Breakthrough in lupin genetics secures legume's future
Breaking the genetic bottleneck of the domesticated lupin plant could open up a world of possibilities for the legume in the global food industry.
Lupins, now well known for their high protein, high fibre and zero gluten content could be the next superfood if scientists could only improve their climate resilience, allowing WA farmers to consistently supply world markets.
Unlike its major competitor, the soybean, lupin varieties are completely GM-free.
But with 80 per cent of the world's narrow-leafed lupins grown in the northern grain belt, one poor season could cripple the industry and send interested consumers rushing back to the soybean for reliable supply.
Scientists now have a huge challenge in front of them to produce a lupin plant that is more adaptable to variable climatic and soil conditions and can be grown more widely across the continent.
Dr Matthew Nelson is one researcher who has been on a mission to improve the genetic diversity of the plant, which could allow it to be grown right across Australia's agricultural areas, thereby securing long term global markets.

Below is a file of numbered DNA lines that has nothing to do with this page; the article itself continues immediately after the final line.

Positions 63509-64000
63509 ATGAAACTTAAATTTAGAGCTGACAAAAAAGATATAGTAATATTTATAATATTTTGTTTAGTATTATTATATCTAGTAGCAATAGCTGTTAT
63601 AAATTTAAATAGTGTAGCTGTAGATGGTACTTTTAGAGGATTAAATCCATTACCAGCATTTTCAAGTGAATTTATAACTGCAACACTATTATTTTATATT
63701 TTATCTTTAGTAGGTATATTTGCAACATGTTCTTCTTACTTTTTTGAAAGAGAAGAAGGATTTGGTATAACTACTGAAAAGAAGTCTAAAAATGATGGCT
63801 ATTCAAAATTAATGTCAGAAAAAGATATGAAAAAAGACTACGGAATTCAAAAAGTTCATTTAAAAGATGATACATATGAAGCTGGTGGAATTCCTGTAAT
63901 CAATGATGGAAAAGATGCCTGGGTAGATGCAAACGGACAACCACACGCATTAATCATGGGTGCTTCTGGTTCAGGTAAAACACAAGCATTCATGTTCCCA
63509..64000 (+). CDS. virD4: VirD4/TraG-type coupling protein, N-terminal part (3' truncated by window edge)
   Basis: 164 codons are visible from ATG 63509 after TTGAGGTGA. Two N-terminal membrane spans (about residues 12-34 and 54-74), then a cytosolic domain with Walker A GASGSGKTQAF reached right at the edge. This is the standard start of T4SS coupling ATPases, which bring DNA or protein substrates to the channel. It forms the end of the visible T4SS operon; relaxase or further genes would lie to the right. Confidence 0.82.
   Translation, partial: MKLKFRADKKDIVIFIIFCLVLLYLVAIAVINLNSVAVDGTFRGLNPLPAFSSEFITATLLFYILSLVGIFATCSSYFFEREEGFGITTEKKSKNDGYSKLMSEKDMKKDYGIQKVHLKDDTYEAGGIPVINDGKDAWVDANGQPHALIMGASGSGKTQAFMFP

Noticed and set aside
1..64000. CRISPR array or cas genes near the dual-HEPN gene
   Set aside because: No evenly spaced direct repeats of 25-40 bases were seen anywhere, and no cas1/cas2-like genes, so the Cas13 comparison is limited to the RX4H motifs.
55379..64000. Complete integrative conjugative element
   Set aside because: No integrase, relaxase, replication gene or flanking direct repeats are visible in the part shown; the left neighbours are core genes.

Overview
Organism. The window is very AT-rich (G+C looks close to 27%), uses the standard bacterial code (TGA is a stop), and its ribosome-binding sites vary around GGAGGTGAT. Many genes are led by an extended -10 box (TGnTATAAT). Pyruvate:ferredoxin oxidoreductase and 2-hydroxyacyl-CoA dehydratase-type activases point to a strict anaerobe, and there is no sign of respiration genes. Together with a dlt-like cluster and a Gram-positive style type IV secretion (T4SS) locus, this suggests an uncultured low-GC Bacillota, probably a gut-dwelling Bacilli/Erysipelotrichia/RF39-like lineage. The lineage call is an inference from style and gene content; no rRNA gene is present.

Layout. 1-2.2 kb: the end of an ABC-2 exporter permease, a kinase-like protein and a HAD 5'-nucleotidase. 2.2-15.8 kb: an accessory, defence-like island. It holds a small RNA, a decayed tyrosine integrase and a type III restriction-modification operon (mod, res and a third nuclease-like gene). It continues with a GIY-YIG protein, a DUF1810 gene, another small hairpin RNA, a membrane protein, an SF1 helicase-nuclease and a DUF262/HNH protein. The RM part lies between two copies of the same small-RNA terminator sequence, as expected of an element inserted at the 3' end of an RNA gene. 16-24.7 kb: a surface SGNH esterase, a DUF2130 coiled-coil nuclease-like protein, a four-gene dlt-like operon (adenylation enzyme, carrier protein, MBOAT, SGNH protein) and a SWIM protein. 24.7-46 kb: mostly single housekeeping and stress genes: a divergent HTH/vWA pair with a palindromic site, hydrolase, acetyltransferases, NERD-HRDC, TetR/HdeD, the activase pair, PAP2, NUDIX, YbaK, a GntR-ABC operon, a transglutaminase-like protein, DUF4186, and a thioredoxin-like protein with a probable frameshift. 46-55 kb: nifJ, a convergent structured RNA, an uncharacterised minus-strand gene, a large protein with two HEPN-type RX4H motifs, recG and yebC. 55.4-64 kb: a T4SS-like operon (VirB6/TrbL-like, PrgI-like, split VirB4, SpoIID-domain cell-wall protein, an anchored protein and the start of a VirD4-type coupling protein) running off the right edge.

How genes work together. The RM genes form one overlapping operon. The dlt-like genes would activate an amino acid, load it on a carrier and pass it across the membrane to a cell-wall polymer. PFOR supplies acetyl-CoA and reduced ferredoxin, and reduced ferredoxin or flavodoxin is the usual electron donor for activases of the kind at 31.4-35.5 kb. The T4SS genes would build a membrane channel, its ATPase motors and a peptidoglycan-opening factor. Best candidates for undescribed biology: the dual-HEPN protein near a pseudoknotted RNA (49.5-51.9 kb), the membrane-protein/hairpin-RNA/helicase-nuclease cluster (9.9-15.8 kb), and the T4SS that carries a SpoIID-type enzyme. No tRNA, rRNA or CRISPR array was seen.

In a four-year study, funded by the Grains Research and Development Corporation, and completed through UWA, Dr Nelson has discovered the gene that determines vernalisation response, or the requirement for the plant to have a cold period before flowering.
This now means breeders can more easily tinker with the length of the lupin life-cycle to produce longer season varieties suitable for larger agriculture areas across the country.
"Currently, growers only have access to short season lupin varieties, or very long season varieties, but there isn't really anything in between, which is deterring growers in the central and southern Wheatbelt from considering lupins in their rotation" he says.
"This research is the start of bridging that seasonal length gap."
The research has utilised genetic traits from wild lupins found predominantly in the Mediterranean region, which Dr Nelson says has a similar climate to southern Australia.
"The genetic diversity within the current domesticated pool is extremely narrow compared to what is available in the wild," he says.
Dr Nelson says the recent research findings now mean the future of the lupin, as a relatively cheap human consumption and stock feed protein and fibre source, is much more secure.
"Productivity levels in the cereals industry have plateaued in the last decade, and its critical that this doesn't also occur in the legumes industry," he says.
This article first appeared on ScienceNetwork Western Australia a science news website based at Scitech.